Embattled GOP presidential candidate Herman Cain took the unusual step Monday of taking to the airwaves to preemptively defend himself against allegations that he carried on a 13-year affair before the report detailing the accusations had aired.
“I wanted to get out in front of it,” Cain told CNN’s Wolf Blitzer as news of the impending report by an Atlanta television station began to spread. “I have nothing to hide.” (Watch video below.)
WAGA-TV in Atlanta is reporting that the woman in question is Ginger White, an Atlanta businesswoman.
“It was pretty simple,” White says in a report to air Monday evening. “It wasn't complicated. I was aware that he was married. And I was also aware I was involved in a very inappropriate situation, relationship.”
Cain insisted to CNN that the woman, whom he did not name, was a “friend.”
“That’s all there is to the relationship,” he said, adding that he tried to help her because she did not have a job.
Asked by Blitzer whether it was an affair: “No, it was not,” he said.
Cain said he would respond to specific allegations through his attorney, Lin Wood. “When we know the story, we will respond,” he said.
Even as Cain was denying the allegations to Blitzer, Wood sent a response to the television station suggesting that the candidate would not be addressing them. And while Cain told Blitzer that the allegations were false, Wood's statement did not contain an unequivocal denial.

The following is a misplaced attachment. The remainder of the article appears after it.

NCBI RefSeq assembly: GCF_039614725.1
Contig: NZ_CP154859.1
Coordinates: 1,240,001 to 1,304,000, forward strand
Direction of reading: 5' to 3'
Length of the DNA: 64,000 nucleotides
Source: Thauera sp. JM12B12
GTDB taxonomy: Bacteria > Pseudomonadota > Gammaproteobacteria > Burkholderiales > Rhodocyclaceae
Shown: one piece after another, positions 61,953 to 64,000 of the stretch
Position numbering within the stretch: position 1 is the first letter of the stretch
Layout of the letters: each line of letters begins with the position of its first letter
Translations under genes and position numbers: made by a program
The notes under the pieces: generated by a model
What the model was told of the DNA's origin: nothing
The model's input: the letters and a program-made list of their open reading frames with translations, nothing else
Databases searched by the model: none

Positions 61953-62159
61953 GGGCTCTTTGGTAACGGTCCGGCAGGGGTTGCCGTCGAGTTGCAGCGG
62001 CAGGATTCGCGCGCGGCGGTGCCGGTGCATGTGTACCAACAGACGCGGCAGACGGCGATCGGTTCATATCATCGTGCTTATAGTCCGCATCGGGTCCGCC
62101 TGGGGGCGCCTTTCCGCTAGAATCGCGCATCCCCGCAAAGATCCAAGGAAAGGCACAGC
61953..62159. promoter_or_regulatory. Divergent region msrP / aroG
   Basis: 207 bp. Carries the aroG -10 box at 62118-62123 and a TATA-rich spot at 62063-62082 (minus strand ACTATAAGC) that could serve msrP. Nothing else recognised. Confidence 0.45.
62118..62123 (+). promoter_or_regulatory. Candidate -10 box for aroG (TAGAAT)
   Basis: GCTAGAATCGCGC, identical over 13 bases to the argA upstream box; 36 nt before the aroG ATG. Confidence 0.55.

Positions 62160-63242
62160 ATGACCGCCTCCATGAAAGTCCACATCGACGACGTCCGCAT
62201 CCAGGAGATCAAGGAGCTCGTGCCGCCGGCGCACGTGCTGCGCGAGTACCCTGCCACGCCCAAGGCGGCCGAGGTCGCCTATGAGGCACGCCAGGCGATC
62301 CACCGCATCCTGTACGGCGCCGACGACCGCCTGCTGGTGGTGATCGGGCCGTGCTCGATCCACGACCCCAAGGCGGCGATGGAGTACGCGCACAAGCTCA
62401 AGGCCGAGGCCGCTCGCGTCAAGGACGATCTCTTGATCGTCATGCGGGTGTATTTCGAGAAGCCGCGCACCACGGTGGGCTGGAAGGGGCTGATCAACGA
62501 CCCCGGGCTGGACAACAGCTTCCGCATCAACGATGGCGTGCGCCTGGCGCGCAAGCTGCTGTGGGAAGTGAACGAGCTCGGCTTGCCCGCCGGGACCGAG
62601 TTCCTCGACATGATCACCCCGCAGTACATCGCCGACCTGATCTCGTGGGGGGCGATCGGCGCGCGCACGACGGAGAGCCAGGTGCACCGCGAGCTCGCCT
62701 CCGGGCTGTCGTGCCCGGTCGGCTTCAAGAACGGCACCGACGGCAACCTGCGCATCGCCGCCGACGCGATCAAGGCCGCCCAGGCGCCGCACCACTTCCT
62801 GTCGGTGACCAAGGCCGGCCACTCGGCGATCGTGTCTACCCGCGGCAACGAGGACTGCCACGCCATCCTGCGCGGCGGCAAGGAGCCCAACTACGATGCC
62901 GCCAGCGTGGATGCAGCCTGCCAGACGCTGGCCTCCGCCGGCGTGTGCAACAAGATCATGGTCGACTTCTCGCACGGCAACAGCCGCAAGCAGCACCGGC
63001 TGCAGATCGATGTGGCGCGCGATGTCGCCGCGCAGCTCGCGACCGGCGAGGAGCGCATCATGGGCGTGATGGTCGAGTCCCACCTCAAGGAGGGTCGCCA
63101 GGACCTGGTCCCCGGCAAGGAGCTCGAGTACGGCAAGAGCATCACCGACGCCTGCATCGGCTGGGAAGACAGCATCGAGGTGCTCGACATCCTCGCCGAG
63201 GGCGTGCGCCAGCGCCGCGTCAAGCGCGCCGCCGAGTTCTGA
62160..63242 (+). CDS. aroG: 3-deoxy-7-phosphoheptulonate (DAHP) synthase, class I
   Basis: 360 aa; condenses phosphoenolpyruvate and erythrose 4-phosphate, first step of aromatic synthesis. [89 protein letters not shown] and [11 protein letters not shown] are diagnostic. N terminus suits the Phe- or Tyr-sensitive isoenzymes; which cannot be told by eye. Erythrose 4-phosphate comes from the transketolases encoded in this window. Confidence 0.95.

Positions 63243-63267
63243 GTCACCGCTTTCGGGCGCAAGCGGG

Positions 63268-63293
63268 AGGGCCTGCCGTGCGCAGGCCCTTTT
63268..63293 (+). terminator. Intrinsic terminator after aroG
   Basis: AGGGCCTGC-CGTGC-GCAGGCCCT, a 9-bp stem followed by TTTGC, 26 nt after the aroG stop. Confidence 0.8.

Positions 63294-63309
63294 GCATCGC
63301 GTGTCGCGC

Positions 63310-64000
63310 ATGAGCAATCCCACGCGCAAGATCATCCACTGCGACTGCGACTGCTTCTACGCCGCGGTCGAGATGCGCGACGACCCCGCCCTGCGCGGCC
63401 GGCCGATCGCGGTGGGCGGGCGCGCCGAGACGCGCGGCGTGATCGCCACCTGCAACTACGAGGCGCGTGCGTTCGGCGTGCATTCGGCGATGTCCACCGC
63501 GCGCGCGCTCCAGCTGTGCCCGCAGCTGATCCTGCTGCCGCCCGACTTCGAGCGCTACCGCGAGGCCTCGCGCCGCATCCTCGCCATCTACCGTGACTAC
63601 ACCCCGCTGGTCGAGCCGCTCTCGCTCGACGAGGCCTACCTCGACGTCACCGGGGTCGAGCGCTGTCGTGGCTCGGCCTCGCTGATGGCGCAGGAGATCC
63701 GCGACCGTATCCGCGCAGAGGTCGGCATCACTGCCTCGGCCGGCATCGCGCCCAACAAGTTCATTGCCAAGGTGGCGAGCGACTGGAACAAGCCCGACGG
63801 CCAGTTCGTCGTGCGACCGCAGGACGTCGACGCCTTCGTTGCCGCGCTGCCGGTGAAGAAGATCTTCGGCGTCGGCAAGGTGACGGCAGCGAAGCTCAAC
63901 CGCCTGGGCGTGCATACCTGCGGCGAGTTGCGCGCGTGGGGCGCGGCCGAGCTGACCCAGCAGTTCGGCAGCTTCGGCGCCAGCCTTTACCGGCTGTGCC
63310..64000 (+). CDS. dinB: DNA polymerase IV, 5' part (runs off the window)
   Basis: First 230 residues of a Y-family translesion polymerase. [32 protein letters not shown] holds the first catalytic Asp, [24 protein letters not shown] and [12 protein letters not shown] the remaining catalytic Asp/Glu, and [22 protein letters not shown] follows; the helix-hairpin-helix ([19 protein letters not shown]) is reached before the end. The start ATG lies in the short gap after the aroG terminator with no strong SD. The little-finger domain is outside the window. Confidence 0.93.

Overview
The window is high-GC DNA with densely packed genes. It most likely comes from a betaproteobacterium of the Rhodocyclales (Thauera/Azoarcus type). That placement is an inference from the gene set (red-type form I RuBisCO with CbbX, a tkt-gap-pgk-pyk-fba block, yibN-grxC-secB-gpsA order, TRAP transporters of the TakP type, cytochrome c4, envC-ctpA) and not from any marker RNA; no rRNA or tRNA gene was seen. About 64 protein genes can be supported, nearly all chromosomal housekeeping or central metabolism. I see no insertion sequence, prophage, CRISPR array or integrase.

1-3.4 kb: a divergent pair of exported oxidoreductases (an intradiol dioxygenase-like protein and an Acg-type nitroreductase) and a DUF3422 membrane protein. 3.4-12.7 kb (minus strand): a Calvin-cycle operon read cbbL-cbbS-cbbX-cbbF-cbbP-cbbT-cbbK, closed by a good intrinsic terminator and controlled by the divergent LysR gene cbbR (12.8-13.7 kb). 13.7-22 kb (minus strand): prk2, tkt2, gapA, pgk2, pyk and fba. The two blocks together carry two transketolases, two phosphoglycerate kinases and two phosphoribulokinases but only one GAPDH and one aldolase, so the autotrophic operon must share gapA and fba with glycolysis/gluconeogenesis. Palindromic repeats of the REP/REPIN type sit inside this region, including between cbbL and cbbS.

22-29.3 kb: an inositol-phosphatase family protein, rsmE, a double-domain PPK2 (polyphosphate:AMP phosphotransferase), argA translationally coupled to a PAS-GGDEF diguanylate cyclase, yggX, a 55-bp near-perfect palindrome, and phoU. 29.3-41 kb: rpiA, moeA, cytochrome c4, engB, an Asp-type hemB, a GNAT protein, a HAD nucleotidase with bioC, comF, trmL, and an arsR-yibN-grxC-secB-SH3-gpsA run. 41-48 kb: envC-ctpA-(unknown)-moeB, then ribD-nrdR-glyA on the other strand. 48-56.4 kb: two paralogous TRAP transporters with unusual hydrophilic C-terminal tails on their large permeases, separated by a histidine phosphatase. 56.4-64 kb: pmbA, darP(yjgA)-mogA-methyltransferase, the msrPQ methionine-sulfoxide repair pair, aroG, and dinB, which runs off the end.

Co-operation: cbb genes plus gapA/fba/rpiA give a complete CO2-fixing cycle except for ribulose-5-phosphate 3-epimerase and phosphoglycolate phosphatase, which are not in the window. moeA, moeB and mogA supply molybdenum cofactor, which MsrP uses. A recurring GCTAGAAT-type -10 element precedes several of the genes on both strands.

"Mr. Cain has been informed today that your television station plans to broadcast a story this evening in which a female will make an accusation that she engaged in a 13-year-long physical relationship with Mr. Cain. This is not an accusation of harassment in the workplace -- this is not an accusation of an assault -- which are subject matters of legitimate inquiry to a political candidate," Wood wrote.
"Rather, this appears to be an accusation of private, alleged consensual conduct between adults -- a subject matter which is not a proper subject of inquiry by the media or the public. No individual, whether a private citizen, a candidate for public office or a public official, should be questioned about his or her private sexual life. The public's right to know and the media's right to report has boundaries and most certainly those boundaries end outside of one's bedroom door," he said. "Mr. Cain has alerted his wife to this new accusation and discussed it with her. He has no obligation to discuss these types of accusations publicly with the media and he will not do so even if his principled position is viewed unfavorably by members of the media."
Pressed by Blitzer, Cain on CNN for the first time suggested that the mounting allegations of sexual impropriety could push him to drop out of the presidential race because of the toll they are taking on his family. "That's my No. 1 concern," he said.
Cain was accused of sexual harassment by at least two women during his tenure as the head of the National Restaurant Assn. in the late 1990s. Both entered into confidential settlements. A third woman, Sharon Bialek of Chicago, has publicly accused Cain of an improper sexual advance while the two were parked in a car on a Washington street in 1997.
The allegations have also appeared to have damaged his candidacy, perhaps critically. Cain acknowledged as much to Blitzer. "I know I have fallen in the polls," he said. "But I didn't fall to the bottom."